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Pine Trees ratings
Quality on a good day: 3.2
Consistency of Surf: 3.8
Difficulty Level: 3.0
Wind and Kite Surfing: 1.0
Crowds: 3.6

Overall: 3.0

See all 18 ratings

Based on 5 votes. Vote


Surf Report Feed

Pine Trees Swell Statistics, October: All Swell – Any Wind

This chart shows the variation of swells directed at Pine Trees through a typical October and is based upon 2976 NWW3 model predictions since 2006 (values every 3 hours). The wave model does not forecast surf and wind right at the coast so we have chosen the most applicable grid node based on what we know about Pine Trees. In this particular case the best grid node is 21 km away (13 miles).

The rose diagram illustrates the distribution of swell directions and swell sizes, while the graph at the bottom shows the same thing without direction information. Five colours illustrate increasing wave sizes. Blue shows the smallest swells, less that 0.5m (1.5 feet) high. These were forecast only 65% of the time. Green and yellow represent increasing swell sizes and biggest swells greater than >3m (>10ft) are shown in red. In each graph, the area of any colour is proportional to how frequently that size swell was forecast.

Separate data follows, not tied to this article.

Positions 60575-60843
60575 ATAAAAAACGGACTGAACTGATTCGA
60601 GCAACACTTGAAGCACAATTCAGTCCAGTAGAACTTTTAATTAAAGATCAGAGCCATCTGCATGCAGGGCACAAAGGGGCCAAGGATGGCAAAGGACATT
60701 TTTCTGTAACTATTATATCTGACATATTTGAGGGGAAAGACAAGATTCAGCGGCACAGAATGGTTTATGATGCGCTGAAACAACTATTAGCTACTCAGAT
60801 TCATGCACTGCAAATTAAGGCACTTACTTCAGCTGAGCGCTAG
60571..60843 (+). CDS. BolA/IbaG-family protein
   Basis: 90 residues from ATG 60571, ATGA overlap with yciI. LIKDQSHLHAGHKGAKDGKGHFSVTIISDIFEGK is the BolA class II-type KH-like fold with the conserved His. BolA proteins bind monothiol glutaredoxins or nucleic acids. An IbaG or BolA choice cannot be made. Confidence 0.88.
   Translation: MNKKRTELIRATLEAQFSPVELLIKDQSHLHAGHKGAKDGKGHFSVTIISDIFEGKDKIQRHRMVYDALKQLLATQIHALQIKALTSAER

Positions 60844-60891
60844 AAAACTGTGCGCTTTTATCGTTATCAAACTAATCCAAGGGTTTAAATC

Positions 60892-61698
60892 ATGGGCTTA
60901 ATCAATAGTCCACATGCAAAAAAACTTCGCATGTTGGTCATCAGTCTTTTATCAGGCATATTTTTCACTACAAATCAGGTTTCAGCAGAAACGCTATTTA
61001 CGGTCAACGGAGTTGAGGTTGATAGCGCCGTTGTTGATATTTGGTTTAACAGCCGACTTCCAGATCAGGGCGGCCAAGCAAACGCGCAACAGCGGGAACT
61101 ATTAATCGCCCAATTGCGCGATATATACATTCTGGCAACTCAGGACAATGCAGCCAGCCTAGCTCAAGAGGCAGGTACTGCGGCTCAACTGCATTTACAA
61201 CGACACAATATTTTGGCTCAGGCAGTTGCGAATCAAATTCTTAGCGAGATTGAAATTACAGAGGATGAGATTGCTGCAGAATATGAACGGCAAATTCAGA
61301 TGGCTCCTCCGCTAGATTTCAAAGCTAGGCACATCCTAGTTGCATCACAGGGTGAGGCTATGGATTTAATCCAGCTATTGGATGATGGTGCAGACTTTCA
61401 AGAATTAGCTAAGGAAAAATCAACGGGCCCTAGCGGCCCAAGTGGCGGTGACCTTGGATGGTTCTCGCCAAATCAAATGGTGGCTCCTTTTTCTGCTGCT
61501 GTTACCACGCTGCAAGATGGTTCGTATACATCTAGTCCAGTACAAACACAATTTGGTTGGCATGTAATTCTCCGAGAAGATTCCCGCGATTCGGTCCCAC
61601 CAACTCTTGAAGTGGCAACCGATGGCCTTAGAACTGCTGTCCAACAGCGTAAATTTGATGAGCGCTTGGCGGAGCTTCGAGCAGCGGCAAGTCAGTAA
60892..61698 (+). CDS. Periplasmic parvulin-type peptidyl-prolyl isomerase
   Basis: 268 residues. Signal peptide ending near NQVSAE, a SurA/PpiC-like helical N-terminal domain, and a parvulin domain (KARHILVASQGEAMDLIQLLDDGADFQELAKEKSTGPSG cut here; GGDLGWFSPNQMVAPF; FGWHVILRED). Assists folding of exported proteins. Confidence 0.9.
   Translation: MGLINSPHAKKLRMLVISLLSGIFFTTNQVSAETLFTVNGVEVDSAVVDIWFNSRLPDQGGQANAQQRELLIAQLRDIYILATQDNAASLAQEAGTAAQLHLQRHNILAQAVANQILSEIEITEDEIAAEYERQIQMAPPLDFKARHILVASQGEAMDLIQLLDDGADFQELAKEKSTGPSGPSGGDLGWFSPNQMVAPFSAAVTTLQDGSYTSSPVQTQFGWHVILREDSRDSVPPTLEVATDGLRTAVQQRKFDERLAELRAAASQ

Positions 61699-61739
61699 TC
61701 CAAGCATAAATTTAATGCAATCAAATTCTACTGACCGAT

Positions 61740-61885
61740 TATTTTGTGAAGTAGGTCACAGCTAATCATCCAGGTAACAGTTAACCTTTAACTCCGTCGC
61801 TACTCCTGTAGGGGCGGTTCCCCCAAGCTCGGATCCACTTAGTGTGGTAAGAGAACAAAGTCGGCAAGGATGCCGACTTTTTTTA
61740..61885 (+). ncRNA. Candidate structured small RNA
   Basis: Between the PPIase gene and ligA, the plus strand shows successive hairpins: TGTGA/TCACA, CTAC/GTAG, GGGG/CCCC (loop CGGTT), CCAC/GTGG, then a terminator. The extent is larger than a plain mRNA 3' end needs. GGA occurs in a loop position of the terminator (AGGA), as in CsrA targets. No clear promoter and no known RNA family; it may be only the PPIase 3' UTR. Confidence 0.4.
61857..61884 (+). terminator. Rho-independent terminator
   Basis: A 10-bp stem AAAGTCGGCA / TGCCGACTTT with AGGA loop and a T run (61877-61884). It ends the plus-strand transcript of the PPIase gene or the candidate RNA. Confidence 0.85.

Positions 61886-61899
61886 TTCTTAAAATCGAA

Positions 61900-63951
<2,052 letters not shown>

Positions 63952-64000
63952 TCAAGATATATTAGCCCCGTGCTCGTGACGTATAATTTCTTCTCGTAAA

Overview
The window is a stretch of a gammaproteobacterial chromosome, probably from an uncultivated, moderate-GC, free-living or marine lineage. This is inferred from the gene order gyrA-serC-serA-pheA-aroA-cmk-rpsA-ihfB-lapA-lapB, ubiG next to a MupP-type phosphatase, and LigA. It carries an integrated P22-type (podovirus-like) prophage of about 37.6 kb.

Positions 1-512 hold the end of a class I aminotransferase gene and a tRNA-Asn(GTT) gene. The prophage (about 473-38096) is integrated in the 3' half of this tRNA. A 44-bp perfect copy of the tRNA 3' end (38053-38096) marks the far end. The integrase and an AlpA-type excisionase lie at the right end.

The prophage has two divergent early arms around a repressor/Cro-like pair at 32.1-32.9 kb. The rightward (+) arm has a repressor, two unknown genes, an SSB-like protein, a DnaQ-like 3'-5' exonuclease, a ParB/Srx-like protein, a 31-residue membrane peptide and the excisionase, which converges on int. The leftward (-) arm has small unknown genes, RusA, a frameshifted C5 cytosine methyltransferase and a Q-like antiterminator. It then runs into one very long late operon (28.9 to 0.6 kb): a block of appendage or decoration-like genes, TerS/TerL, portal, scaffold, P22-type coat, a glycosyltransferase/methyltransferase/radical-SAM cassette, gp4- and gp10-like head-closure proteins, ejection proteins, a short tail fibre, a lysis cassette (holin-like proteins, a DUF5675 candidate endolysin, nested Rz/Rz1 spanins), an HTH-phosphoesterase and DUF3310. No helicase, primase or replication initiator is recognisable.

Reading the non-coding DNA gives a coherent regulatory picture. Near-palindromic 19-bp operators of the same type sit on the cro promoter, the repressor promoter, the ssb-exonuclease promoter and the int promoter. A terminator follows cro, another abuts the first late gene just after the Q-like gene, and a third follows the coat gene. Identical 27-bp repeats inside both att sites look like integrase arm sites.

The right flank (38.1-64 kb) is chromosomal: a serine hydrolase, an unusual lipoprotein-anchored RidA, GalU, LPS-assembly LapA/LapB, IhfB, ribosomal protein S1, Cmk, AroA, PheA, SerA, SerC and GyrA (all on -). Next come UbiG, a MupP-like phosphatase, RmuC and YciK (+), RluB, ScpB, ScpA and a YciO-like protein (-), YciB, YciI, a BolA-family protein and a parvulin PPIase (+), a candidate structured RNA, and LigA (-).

The diagram suggests that the prevailing swell direction, shown by the largest spokes, was WNW (which was the same as the prevailing wind direction). Because the wave model grid is offshore, sometimes a strong offshore wind blows largest waves away from Pine Trees and away from the coast. We lump these in with the no surf category of the bar chart. To simplify things we don't show these in the rose graph. Because wind determines whether or not waves are surfable at Pine Trees, you can view an alternative image that shows only the swells that were forecast to coincide with glassy or offshore wind conditions. Over an average October, swells large enough to cause good for surfing waves at Pine Trees run for about 7% of the time.

IMPORTANT: Beta version feature! Swell heights are open water values from NWW3. There is no attempt to model near-shore effects. Coastal wave heights will generally be less, especially if the break does not have unobstructed exposure to the open ocean.